Thursday, November 17, 2011

sweets for my sweet, twit for my twitter

Just to point out that I've got a Twitter account, @MerrickBadger.

It has notifications on the increasingly rare occasions when I publish a blog post, plus some personal life idle thoughts, and mostly (so far) it's been political stuff on current events.

There's a wee grey button in the sidebar if you want to follow me.

Tuesday, November 15, 2011

mark kennedy's thatcher tears

Margaret Thatcher was clearly choked up and her eyes welled with tears as she left Downing Street for the last time. Some political observers remarked that this was evidence of her having common humanity after all.

But to only cry for your own loss of power, status and income after despoiling communities and instigating brutal political crackdowns without a glimmer of remorse, well, that actually proves your complete lack of common humanity.

This is not the same as crocodile tears, so needs a different name. As it's not a unique phenomenon perhaps we should call every instance of it Thatcher tears.

Last night, a year after he was uncovered by the activists he had infiltrated for seven years, undercover cop Mark Kennedy starred in a Channel 4 documentary (it can be watched online here, at least for now). In it he said how wonderful the activists had been to him day in day out for years on end and how he feels bad having shopped them by the dozen. If that were true and he had a conscience as you or I understand it, he would have ended his mission years earlier.

After he left the police, he came back to the activists under his real name because he missed the camaraderie, he said. In fact, he'd set up a private spy firm and returned to continue his infiltration. This explained his sudden interest in animal rights, an odd turn of events for a meat eater. He continued spying and lying even without police instructions. He would still be doing it now had he not been caught by suspicious friends.

That he kept working as part of the darkest police mission after he saw the routine brutality of the police on protests - even getting hospitalised by them himself - shows a man in love with power rather than morality. For several years after his beating, he was instrumental in organising similar police war parties on subsequent protests.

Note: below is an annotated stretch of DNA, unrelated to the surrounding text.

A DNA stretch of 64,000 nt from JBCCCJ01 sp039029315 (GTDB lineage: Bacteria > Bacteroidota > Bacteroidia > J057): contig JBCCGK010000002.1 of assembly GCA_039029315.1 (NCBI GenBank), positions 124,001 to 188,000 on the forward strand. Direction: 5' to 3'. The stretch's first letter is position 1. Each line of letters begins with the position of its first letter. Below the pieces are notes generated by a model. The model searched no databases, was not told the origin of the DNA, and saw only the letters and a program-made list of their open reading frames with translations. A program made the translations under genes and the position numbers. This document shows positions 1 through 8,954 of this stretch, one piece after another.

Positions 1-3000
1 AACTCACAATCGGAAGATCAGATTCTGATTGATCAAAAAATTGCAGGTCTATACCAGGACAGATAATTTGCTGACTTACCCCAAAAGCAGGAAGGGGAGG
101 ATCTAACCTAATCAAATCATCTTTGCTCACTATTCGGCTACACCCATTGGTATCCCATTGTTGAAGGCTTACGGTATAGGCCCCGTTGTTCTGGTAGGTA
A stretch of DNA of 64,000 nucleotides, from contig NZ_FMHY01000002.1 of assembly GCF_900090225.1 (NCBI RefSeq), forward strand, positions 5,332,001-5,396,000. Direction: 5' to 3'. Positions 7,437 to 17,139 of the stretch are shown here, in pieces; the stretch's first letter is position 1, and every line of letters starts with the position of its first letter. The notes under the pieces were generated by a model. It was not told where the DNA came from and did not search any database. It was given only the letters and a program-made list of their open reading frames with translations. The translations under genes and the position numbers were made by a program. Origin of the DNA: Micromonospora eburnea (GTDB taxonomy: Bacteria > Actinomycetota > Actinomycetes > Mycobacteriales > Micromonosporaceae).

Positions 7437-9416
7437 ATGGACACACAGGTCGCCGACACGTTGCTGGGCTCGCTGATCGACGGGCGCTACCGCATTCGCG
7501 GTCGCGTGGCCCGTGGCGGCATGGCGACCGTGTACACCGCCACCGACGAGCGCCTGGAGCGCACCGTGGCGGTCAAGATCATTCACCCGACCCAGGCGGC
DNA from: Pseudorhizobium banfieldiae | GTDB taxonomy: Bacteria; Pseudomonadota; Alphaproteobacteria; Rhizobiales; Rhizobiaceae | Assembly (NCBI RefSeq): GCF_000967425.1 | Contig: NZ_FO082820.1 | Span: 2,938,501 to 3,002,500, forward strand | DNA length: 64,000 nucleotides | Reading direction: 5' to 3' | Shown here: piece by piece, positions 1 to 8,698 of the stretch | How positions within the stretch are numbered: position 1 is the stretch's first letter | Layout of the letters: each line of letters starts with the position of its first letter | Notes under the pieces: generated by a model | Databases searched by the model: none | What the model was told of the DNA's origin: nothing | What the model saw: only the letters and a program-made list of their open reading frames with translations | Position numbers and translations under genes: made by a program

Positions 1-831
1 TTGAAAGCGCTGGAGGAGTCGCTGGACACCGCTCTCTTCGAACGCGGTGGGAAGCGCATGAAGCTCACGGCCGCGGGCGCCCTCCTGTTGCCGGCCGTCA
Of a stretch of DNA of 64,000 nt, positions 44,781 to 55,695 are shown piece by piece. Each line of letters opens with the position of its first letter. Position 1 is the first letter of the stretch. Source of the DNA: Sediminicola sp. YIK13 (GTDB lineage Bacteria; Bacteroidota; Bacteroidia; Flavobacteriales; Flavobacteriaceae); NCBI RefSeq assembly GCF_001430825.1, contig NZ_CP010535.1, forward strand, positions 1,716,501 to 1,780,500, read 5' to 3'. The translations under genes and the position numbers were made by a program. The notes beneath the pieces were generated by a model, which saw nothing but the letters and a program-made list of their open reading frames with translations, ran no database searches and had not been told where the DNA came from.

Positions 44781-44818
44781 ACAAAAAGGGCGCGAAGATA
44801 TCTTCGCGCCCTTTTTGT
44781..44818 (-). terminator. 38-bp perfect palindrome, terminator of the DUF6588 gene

To see him on TV saying how great his victims were, and portray himself as the biggest victim of all, is as stark a case of Thatcher tears as can be.

He says he feels guilty about betraying people. Yet he was happy to do it for as long as the cash kept coming in. Jim Bliss likened him to 'Judas pretending to be Jesus'. But Judas started out as a disciple. Kennedy was only ever there because he'd had the pieces of silver up front, and then went looking for more people to hand over to the crucifiers on his own initiative.

He said the activists really cared for him and loved him. Except, of course, they didn't. They cared about a man who didn't exist. They didn't love him any more than the Anti Nazi League would love a secret Klansman in their midst.


He talks of the people who exposed him as dignified and said he didn't feel threatened by them. Funny that earlier this year he told the Guardian the meeting was 'hugely menacing', and his earlier Mail on Sunday story said it was a 'terrifying kangaroo court' and the front page headline said I FEAR FOR MY LIFE.

He still claims to have only had two sexual relationships with activists - which even the fawning voiceover clearly didn't believe - and says he was in love. Yet when asked if it was abuse as the women did not give informed consent, he crumples and does not deny it.

Both he and the film makers refer numerous times to the four year relationship. They say it was underway by the time of the Icelandic dam campaign of summer 2005 and continued until he was outed in October 2010. Kennedy and the film crew are unable or unwilling to count to five, an indicator of the level of clarity and accuracy in the programme as a whole.

An anonymous undercover cop said that he couldn't be expected to 'live like a monk' for seven years. A man like Kennedy who is frequently returning home to visit his wife and kids is not in that position, though. Incidentally, in the film his marriage continued until he was outed in the press. In previous interviews he said the marriage broke down years ago.

The film makers not only share his poor numeracy but also his attitude towards the truth. Near the end they said that not one activist would participate in the film. Earlier this year they contacted many. After a few weeks, despite having being told in very stern terms to shove it, they contacted some of them again offering them anonymous contributions and saying that others were already co-operating. Using lies to make a vanity film about a liar. You've got to admire the neat consistency of approach there.